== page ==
Bees `may improve robot vision`
An international team claims that honeybees also use multiple rules to solve complex visual problems.
Washington: Scientists have shown that a honeybee`s brain is sophisticated enough to learn rules and process visual problems, a finding which they claim suggests a robot could one day do the same.
An international team claims that honeybees also use multiple rules to solve complex visual problems, which has important implications for our understanding of how cognitive capacities for viewing complex images evolved in brains.
Lead author Dr Adrian Dyer at RMIT University in Australia said that rule learning was a fundamental cognitive task that allowed humans to operate in complex environments.
"For example, if a driver wants to turn right at an intersection then they need to simultaneously observe the traffic light colour, the flow of oncoming cars and pedestrians to make a decision.
"With experience, our brains can conduct these complex decision-making processes, but this is a type of cognitive task beyond current machine vision.
“Our research collaboration between labs in Australia and France wanted to understand if such simultaneous decision making required a large primate brain, or whether a honeybee might also demonstrate rule learning,” he said in a release.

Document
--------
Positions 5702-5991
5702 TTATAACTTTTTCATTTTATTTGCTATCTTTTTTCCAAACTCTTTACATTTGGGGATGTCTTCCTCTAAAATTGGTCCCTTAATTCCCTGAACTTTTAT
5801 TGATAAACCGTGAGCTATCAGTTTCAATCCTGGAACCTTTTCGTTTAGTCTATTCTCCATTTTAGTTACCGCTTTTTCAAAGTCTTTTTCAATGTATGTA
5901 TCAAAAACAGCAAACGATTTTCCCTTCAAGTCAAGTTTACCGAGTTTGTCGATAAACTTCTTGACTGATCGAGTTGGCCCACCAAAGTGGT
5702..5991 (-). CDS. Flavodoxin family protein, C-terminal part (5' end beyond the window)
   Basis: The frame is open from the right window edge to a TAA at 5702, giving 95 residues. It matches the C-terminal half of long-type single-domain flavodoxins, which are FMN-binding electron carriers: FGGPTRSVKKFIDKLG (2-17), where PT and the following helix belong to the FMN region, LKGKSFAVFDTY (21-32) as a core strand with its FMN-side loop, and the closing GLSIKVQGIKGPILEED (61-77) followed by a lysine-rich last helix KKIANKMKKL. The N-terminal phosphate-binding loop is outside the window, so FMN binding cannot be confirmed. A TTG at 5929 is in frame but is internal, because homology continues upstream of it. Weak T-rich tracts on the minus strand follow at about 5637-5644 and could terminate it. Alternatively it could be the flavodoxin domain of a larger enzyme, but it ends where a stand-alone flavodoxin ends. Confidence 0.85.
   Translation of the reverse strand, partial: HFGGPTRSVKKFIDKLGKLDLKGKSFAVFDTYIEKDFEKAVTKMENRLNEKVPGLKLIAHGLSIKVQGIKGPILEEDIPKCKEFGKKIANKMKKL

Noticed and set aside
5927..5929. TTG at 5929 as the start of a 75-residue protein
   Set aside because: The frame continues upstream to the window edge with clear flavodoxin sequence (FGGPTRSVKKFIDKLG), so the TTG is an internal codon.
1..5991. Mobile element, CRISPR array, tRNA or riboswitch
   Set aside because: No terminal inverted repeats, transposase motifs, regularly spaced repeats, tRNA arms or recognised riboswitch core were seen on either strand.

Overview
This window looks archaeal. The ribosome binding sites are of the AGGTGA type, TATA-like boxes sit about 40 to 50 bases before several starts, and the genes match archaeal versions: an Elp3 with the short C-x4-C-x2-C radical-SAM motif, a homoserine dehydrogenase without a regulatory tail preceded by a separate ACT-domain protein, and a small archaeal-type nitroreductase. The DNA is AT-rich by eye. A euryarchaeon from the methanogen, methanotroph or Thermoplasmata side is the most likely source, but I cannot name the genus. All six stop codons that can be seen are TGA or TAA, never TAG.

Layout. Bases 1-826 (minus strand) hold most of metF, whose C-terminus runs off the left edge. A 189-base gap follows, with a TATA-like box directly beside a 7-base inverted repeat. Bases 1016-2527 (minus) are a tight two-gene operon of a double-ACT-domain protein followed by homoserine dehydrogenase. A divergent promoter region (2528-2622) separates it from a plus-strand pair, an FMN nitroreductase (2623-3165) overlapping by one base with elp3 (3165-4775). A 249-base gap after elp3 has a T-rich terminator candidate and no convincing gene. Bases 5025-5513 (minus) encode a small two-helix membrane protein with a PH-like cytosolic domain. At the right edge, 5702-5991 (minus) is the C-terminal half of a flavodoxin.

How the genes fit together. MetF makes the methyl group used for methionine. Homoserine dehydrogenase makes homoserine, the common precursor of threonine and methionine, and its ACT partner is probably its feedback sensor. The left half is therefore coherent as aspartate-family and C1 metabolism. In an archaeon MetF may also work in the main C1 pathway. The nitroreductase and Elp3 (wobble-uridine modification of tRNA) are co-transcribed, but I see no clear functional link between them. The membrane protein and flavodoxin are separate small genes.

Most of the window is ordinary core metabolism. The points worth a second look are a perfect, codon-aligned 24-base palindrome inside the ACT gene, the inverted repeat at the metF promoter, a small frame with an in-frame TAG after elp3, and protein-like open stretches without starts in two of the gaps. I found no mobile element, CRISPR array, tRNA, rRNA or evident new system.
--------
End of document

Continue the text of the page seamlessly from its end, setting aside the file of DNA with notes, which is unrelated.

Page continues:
For their study, the researchers trained individual honeybees to fly into a Y-shaped maze which presented different elements in specific relationships like above/below, or left/right.
With extended training the bees were able to learn that the elements had to have two sets of rules including being in a specific relationship like above/below, while also possessing elements differing from each other.
Dr Dyer said the findings showed that possessing a large complex brain was not necessary to master multiple simultaneous conceptual rule learning. "This offers the possibility of deciphering the neural basis of high-level cognitive tasks due to the simplicity and accessibility of the bee brain," he added.
The research has been published in the `Proceedings of the National Academy of Sciences` journal.